The gentlemen of the NDLEA claimed he experienced cocaine in his bowels, but the actor stated he experienced no this sort of contraband. So they compelled him to defecate, to discharge the drugs from his nether area. He disagreed, and then protested, á la Odunlade Adekola of the ‘You Wanna She’yeye Mi’ fame, who not long ago shone in a viral clearly show of idiocy. The NDLEA preferred him to reel in his possess vomit. He never ever did. In the wake of the circus display, Yoruba newspaper headlines screamed “Oyagbeti!”, and his poop took on a individual everyday living of its possess. A lot of required to know the color, the texture, the form. Fela Kuti would have known as it “Expensive Shit”. He was later produced, and then he attained a further victory in court docket pronouncements. He was awarded N25m, but he by no means received the financial award. His law firm, the great Bamidele Aturu, passed on, and Baba Suwe sucked into the shadows of the silence of the courts.
It would surface that Babatunde Omidina started to die the moment NDLEA commandeered him to defecate. Ceaselessly. It was a single gradual and painful loss of life staged in the full glare of the legislation. But it was loss of life all the exact, remarkable in its newsworthiness, spanning about a decade. It’s one loss of life that played out in advance of our eyes. On the internet pages of newspapers, in radio and Television bulletins, in the face of legal rights activists, in Mama Esther Ajayi’s cathedral of saints, in movie theatres, even in the temple of justice.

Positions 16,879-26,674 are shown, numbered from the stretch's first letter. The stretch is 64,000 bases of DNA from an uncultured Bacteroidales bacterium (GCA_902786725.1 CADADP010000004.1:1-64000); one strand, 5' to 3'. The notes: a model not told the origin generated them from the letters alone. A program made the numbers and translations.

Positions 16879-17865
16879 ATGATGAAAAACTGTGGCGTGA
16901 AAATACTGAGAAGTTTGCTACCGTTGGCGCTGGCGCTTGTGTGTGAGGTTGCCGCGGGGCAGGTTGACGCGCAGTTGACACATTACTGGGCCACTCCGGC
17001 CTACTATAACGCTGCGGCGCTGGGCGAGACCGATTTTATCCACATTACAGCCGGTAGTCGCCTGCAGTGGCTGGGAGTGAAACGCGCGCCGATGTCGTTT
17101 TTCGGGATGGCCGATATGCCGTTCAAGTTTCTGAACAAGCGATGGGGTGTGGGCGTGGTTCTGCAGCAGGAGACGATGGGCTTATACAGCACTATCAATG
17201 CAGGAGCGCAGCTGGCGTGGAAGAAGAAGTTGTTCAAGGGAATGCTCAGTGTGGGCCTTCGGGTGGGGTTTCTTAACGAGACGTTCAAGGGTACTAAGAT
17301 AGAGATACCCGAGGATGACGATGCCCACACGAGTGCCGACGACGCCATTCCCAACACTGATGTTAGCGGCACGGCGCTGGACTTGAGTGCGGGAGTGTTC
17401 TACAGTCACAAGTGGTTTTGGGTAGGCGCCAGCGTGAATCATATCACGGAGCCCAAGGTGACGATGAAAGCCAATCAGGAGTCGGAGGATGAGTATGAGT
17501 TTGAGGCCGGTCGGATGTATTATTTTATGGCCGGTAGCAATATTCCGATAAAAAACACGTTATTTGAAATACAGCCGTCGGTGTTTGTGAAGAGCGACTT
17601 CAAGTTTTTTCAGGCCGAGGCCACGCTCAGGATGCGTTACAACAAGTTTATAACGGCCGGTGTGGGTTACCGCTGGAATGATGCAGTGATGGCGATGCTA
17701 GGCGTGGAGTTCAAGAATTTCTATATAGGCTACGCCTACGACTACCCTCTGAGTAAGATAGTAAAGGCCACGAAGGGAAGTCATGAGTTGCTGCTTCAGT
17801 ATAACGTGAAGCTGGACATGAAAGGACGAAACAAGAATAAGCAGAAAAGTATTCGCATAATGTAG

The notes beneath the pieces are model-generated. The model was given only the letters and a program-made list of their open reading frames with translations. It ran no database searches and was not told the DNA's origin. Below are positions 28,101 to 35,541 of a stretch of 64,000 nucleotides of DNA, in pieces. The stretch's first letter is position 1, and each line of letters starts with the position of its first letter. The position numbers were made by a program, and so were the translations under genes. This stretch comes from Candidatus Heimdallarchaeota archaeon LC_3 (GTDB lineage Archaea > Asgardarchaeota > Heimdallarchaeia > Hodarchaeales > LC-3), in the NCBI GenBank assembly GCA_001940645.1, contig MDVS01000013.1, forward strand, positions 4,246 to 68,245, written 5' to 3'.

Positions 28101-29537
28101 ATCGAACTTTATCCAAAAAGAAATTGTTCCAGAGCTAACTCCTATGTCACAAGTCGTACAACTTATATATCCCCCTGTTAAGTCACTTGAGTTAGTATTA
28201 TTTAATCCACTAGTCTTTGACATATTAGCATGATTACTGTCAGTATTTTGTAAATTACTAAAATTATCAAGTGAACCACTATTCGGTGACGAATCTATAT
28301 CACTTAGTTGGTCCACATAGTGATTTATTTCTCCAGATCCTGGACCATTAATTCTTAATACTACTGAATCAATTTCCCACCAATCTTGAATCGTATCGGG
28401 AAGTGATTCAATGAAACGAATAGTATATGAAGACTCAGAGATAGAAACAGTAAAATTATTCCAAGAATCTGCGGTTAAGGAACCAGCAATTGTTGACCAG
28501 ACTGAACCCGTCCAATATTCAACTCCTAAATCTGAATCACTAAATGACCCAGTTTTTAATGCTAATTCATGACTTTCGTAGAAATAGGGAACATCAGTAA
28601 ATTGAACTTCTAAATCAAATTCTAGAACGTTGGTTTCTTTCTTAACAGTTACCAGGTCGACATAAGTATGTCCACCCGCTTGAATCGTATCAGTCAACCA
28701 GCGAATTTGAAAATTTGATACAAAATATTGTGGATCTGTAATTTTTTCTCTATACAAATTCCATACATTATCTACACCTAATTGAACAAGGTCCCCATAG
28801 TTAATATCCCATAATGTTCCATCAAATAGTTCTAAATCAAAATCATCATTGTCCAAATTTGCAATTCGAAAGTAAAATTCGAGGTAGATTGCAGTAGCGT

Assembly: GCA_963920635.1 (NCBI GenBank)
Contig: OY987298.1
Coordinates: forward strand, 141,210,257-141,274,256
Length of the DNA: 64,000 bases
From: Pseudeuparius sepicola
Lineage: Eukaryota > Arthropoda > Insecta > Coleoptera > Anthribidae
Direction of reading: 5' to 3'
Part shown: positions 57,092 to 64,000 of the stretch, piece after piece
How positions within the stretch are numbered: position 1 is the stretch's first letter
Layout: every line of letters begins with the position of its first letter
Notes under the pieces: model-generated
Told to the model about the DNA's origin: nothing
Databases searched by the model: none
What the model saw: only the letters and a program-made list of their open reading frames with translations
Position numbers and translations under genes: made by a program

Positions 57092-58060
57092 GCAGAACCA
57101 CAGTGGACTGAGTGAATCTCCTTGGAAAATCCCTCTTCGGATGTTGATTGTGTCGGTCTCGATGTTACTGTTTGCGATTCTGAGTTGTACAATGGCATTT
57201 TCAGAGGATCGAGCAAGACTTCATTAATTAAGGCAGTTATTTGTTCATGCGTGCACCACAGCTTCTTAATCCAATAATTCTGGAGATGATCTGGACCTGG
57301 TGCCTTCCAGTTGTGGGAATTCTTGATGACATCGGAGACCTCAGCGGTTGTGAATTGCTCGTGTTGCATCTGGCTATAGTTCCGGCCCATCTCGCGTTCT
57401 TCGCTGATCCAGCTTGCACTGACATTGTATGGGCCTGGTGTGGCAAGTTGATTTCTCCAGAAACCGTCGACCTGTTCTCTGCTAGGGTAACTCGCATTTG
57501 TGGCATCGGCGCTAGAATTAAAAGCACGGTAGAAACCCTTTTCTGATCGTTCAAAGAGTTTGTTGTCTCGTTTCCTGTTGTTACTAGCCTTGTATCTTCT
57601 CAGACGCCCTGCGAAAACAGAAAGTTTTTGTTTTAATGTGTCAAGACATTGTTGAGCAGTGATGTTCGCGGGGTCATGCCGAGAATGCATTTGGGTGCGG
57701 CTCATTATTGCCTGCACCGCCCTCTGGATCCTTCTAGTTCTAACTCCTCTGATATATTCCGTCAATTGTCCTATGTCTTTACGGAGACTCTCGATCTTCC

It’s the sort of tragedy novelist Teju Cole would have referred to as “Death in the Browser Tab.”
Sound Sultan, no blueblood of the Sokoto caliphate, encouraged hope. He was a single artiste whose functions we all held in awe in our sitting down rooms, but we did not accept with comparable power outside the house.
When he burst on to the scene with Jagbajantis on the cusp of the millennium, we admired the genius he introduced to bear in arty marriage of arithmetic and politics. Then arrived Koleyewon, a reflective choose on the point out of the nation. And then came Campus Queen, the adore magic birthed in collaboration with the great Tunde Kelani. When he sought greener pasture at Kennis Music, and warned about the self-importance of exile in ‘Ajo o da bi’Ile’, his voice despatched shivers down our spines, and we cowered in the protection of our properties. We all echoed his brilliance, but we by no means rewarded it perfectly sufficient.